Recently, a proposal has been submitted to the National Committee on Monuments and Sites of the National Commission for Culture and the Arts (NCCA) recommending the declaration as a National Cultural Treasure, as a National Historical Landmark and as Important Cultural Property, the portion of Roxas Boulevard from Rizal Park up to the Cultural Center of the Philippines, including the boulevard itself and the waters of Manila Bay extending therefrom as well as the view of the Bay, Cavite, Corregidor, and Bataan from the promenade and seawall.

This proposal cites that the area and its immediate vicinity are where the Rajas of Manila (Soliman and Matanda) fought the troops of Martin de Goiti and Miguel Lopez de Legazpi; where British troops landed in 1762 (near Malate Church); and where American forces landed in 1898 after the Battle of Manila Bay. It is the only public and park area in Manila where one can clearly see Cavite where the Manila Galleon docked for close to 300 years, and the Corregidor and Bataan Peninsula (with Mount Samat) where heroes of World War II fought and died.

According to Dr. Jaime C. Laya, former Chairman of the National Commission for Culture and the Arts, the area as well as the adjacent waters clearly qualify for the declaration as a National Cultural Treasure under Republic Act 10066, being a “cultural property [site] having exceptional cultural, artistic, and historical significance to the Philippines…” Dr. Laya further explains that it also qualifies for declaration as a Historical Landmark, being a “site . . . associated with events or achievements significant to Philippine history . . .” The area further qualifies for declaration as a Historical Shrine, being one of the country’s “historical sites . . . hallowed and revered for their history or association . . .”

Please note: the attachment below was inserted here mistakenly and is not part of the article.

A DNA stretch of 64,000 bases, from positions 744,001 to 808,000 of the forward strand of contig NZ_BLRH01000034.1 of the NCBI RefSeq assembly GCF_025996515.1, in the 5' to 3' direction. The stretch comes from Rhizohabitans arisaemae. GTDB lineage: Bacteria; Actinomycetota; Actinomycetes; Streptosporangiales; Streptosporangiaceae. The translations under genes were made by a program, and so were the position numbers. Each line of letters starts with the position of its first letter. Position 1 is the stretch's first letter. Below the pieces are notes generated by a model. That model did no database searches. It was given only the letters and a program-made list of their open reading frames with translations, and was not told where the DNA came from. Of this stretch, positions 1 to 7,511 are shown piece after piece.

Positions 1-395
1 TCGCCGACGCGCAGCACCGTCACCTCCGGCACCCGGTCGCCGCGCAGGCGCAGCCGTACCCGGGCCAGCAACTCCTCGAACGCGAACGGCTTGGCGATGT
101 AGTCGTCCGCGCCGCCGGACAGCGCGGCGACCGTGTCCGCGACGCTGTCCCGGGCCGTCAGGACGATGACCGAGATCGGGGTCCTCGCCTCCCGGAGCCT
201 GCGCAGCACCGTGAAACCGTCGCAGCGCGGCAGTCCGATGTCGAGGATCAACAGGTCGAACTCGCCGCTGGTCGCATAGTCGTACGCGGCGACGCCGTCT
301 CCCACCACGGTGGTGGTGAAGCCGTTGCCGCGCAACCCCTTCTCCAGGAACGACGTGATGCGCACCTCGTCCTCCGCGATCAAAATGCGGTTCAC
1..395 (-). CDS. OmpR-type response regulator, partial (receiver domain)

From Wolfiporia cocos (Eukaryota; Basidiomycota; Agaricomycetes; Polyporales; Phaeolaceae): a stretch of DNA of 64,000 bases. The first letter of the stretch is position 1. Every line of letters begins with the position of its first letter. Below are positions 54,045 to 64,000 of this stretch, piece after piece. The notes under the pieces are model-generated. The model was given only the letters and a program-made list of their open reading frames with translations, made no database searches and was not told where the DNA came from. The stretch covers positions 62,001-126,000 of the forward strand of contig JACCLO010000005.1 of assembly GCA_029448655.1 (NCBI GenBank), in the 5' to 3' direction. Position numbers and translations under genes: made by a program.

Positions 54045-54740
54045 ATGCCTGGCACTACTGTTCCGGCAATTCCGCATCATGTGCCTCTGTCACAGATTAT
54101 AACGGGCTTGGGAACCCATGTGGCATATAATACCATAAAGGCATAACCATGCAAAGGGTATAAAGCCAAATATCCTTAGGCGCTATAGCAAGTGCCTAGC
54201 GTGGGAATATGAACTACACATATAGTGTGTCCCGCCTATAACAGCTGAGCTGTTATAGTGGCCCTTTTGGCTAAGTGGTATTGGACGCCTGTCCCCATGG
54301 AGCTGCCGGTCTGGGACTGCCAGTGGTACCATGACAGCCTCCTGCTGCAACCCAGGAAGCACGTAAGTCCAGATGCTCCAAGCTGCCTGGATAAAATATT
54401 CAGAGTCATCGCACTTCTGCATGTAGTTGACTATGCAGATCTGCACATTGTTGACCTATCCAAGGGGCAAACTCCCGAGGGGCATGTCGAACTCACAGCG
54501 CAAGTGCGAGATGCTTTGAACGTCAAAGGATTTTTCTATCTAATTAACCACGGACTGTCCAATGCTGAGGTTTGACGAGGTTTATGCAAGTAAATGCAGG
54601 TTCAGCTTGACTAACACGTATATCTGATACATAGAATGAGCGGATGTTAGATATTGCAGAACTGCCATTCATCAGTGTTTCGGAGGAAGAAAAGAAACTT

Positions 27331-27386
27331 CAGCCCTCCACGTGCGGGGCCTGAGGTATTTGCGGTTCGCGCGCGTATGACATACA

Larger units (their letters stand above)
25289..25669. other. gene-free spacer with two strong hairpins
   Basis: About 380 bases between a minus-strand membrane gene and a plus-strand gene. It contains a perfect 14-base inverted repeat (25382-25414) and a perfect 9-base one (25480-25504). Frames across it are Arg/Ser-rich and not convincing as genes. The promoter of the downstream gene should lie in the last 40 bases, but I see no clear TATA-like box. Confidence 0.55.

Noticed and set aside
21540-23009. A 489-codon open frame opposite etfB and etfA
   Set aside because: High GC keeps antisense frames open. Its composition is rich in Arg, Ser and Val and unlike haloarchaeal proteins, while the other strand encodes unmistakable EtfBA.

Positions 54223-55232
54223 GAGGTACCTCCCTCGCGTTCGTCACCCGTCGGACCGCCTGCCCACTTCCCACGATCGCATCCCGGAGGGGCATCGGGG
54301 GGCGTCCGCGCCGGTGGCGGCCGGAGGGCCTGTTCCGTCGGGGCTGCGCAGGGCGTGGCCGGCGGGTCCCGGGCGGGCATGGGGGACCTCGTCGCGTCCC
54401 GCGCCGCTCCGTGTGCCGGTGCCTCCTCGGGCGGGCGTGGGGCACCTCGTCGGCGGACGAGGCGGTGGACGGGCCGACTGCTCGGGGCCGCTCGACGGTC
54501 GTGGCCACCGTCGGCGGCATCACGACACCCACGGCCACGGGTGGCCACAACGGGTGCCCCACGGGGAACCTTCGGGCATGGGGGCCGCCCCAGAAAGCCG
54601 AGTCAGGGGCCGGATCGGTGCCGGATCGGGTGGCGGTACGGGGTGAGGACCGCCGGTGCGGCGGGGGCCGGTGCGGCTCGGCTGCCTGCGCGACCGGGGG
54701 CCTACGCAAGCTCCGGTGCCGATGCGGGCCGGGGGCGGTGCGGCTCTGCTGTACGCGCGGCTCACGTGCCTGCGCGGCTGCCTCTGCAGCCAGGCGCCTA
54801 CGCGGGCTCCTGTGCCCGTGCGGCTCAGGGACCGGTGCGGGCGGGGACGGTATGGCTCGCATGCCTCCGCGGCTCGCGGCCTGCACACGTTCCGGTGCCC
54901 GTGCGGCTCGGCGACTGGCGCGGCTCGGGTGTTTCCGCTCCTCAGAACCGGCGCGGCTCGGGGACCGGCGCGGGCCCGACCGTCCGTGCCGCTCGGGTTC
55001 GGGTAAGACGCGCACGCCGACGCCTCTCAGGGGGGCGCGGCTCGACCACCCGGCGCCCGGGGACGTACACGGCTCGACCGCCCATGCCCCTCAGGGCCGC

Apart from this historical significance, the incomparable view, recognized as such under the Burnham Plan of 1905 and by generations of tourists and visitors, also justifies its declaration as Important Cultural Property under R.A. 10066, also known as the Heritage Law. The area is widely recognized as also one of the few remaining beautiful places in Manila that the whole country can be proud of.

This is the last remaining part of Manila where the public can see the bay, enjoy the view and the sea breeze, reminisce on history without special permission, without buying something, or without paying for the privilege. It gives Manila its unique identity and sense of place.

We will lose all these if we allow the proposed reclamation to be implemented. There are other alternatives to reclamation, such as urban redevelopment. And given the environmental implications, particularly the risk of more severe flooding, do we really need, or want, another reclamation project? 

READ MORE: Is it really possible to farm in Boracay Island?

Original article first appeared in BluPrint Volume 6 2012. Edits were made for Bluprint online.